“We have engaged in the number of design experiments in Rustavi previously, but in this learning journey we were able to go into details of exploration and the purpose mattered.” Misha

At an organisational level

  • Making learning an integral part of the local service delivery requires engagement with the representatives of different departments of the municipality, but also dedicated staff to manage the collaborative design of solutions requiring time commitment and continuous codification of learnings and data.

  •  A new generation of skills for the civil servants at the local level needs to be supported to enable institutional continuity of the newly acquired methodologies adapted to the local context, on the one hand, and helping to forge external partnerships for financing and growth, on the other.

“The exploration process was intense which required distribution of workload to several people, new functions have emerged demanding new skills, like conducting user research and sensemaking. Without diversified team you cannot achieve much.” Nino, Poti

  •  The need for new forms of engagement with diverse actors, including people at large, formal and informal civic communities or organisations, academia and the private sector, most importantly.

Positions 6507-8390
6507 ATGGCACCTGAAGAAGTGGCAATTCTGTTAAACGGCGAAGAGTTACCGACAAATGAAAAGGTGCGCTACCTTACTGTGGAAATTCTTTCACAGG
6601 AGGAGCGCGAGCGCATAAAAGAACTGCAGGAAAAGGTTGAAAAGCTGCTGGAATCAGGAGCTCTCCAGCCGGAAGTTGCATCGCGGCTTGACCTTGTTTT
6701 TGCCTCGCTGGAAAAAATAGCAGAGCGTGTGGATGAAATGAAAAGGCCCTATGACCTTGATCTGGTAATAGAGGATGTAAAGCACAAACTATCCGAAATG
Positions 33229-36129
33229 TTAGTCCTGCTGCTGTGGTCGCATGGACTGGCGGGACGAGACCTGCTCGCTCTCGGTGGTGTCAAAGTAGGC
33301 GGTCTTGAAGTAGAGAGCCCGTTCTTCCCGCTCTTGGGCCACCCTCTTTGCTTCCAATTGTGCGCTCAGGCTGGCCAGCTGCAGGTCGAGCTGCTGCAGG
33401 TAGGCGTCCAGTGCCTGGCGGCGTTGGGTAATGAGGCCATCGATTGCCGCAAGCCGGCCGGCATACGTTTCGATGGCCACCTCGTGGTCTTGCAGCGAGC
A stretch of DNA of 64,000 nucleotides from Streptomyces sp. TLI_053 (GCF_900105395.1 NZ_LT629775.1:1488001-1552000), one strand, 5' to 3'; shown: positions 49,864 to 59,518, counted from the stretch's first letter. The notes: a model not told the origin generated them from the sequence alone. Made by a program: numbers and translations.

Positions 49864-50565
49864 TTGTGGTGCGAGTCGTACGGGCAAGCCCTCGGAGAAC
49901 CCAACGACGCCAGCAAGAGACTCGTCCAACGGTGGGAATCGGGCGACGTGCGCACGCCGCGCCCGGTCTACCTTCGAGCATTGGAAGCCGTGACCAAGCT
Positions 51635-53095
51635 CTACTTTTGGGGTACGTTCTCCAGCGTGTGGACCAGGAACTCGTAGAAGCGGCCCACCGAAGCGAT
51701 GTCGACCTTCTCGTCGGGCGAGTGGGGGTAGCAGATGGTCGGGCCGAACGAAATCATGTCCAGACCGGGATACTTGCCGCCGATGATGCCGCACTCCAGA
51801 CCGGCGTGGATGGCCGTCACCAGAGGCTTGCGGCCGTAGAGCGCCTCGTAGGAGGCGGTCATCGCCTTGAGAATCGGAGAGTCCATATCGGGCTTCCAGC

“The key value of this process is that it has helped for people to identify their role and municipality its own role through iterative process which changed the initial vision based on municipality perception to the one reflecting the view of the ordinary people.” Irakli, Poti

We were also able to compare notes from our previous city exploration journey in Rustavi. It was different from Urban Imaginaries, as we walked largely “unknown” terrain, where the local context and developments shaped every phase through a “learning by doing” approach. The overarching problem Rustavi has been addressing from the beginning is youth brain-drain and lack of opportunities. The city transformation sandbox then, like in Urban Imaginaries, started with human-centred design to test the ground for service design, followed by Foresight for defining the city's long-term vision, Urban Game for co-production of community solutions, and alternative finance models to support their implementation.

Even with the previous experience of co-designing, Urban Imaginaries was instrumental for the Rustavi city team in: refining the co-creation process through well-structured and mentored discovery phase; codifying data and knowledge; deepening understanding of how prototype testing works; exposure to the peer network for exchange and international expertise via CPI; fundraising and validation of the exploration journey before M4EG.

In addition, as we could follow the work of the several city teams, some common patterns emerged for us as UNDP: